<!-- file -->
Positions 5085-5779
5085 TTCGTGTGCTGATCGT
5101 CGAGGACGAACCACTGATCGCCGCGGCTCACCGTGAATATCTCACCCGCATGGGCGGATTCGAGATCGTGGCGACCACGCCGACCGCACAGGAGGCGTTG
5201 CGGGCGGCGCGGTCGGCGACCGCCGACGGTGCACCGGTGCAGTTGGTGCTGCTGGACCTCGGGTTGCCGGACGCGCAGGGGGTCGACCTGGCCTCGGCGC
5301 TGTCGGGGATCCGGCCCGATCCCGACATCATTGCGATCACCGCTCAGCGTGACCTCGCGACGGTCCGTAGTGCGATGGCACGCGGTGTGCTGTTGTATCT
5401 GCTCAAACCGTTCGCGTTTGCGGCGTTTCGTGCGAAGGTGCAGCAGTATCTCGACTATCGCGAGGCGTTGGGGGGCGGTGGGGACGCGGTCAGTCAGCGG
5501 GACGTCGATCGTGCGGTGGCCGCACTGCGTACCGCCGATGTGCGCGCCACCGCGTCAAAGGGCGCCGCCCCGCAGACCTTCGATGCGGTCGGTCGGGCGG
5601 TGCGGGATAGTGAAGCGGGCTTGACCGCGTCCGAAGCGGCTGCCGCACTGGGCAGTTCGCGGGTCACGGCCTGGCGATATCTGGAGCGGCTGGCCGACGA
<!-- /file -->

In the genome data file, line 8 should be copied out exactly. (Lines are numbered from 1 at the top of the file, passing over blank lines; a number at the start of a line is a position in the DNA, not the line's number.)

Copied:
5601 TGCGGGATAGTGAAGCGGGCTTGACCGCGTCCGAAGCGGCTGCCGCACTGGGCAGTTCGCGGGTCACGGCCTGGCGATATCTGGAGCGGCTGGCCGACGA